If we trace all the ripple effects of change back to their source, we would ultimately make our way to the Babe in the manger.
It takes five years actively pursuing recovery for an addict to have a strong chance (about 85%) of lifelong recovery.
Five years minus the length of our recovery program leaves a gap of at least three years in which our clients are most vulnerable to relapse.
That’s a gap we’re working to bridge. Just like the program, the transition back into society must consider the needs of the whole person – spiritual, social, emotional, mental and physical – to be sustainable.
The Beldens said they particularly appreciate the holistic approach at UGM – what Stephanie calls, “the whole package.” Read More >
Through partnerships with businesses and the community in general, UGM helps men and women find jobs, jobs that allow them to support themselves, contribute to society and, as much as possible, tap into their gifts and passions. Residents begin to see that work is less about just getting by and more about making a meaningful contribution.
As a volunteer job coach at UGM, Randy recognizes the importance of building confidence and preparing men to re-enter the workforce... Read More >
Rather than outward conformity to a new set of behaviors, UGM LIFE Recovery is about transformation from the inside out. From building healthy relationships to dealing with unwanted thoughts and feelings to finding meaningful employment, recovery that lasts addresses the whole person.
The four men and women featured here want more than sobriety. They recognize the importance of addressing recovery in every area of their lives and plan to continue doing just that.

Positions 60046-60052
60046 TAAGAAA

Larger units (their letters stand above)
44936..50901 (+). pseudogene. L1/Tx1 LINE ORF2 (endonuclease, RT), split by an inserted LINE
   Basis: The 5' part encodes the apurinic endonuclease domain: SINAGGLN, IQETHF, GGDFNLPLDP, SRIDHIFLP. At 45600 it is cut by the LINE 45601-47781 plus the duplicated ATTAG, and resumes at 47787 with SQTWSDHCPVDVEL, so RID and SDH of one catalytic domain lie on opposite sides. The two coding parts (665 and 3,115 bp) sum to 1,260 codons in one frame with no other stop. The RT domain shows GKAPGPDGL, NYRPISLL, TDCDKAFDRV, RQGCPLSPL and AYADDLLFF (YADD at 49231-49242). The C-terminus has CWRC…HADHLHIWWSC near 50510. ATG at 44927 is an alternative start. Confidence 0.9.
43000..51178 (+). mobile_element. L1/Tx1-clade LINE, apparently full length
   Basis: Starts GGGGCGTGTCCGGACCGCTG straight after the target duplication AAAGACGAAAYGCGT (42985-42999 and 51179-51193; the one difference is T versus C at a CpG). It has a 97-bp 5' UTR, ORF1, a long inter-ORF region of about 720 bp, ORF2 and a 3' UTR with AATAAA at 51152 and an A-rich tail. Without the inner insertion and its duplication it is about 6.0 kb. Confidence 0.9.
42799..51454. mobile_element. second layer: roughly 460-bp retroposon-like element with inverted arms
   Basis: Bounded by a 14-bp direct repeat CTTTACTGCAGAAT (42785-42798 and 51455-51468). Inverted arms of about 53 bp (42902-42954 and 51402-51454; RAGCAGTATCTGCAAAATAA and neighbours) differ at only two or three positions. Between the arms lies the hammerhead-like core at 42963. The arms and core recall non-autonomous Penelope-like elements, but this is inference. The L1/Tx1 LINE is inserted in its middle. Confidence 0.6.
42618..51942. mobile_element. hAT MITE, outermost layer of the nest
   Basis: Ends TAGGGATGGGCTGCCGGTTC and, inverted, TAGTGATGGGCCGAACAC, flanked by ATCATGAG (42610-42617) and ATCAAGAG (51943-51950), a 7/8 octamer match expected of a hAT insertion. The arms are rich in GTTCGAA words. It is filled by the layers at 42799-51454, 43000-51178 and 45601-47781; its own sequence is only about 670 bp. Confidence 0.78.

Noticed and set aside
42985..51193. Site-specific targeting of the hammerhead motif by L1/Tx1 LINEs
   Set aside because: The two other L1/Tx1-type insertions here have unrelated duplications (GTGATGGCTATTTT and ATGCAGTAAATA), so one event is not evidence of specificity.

Graduation really marks the beginning of a lifetime journey, and attending graduation is one way you can encourage these men and women... Read More >
For nearly two years, the men and women in UGM recovery live in an uplifting community, and then, they must re-enter society... Read More >
Throughout her life, LeAnna Vargas was repeatedly treated as though she had no value, and eventually, she began to believe she didn’t. Feeling increasingly unlovable, her heart began to harden toward love.
Child abuse, sexual assault, and her own drug addiction made LeAnna skeptical of ever finding acceptance.
“My whole life, I’ve just been running amok, searching for people to love me for myself, and I never knew that I could ever find that in anybody. I didn’t have love.”
Hurt and angry from what seemed a fruitless search, LeAnna put a guard up to protect herself. “I was mean, heartless, cold, deceitful.”
“I was in a constant cycle of me, me, me, and that’s all it consisted of. I didn’t care who I hurt, who I stole from in order to get high.”
Tim O’Neil had two priorities – himself and his addiction.
He used drugs to deal with feelings of shame; shame from believing he was never enough and, ironically, shame from his addiction.
“I was on the streets, lost in a lot of shame and guilt, lost in my addiction and didn’t know another way to deal with it other than run and use more drugs.”
The shame from his addiction kept him from connecting with his family. Disconnecting from loved ones only resulted in more shame and in turn, “I used drugs to cover up that pain.” Tim was caught in a downward spiral.
He isolated himself, using a tough façade to mask his shame. “I used to do all kinds of horrible stuff to people. I didn’t care about anyone’s feelings.”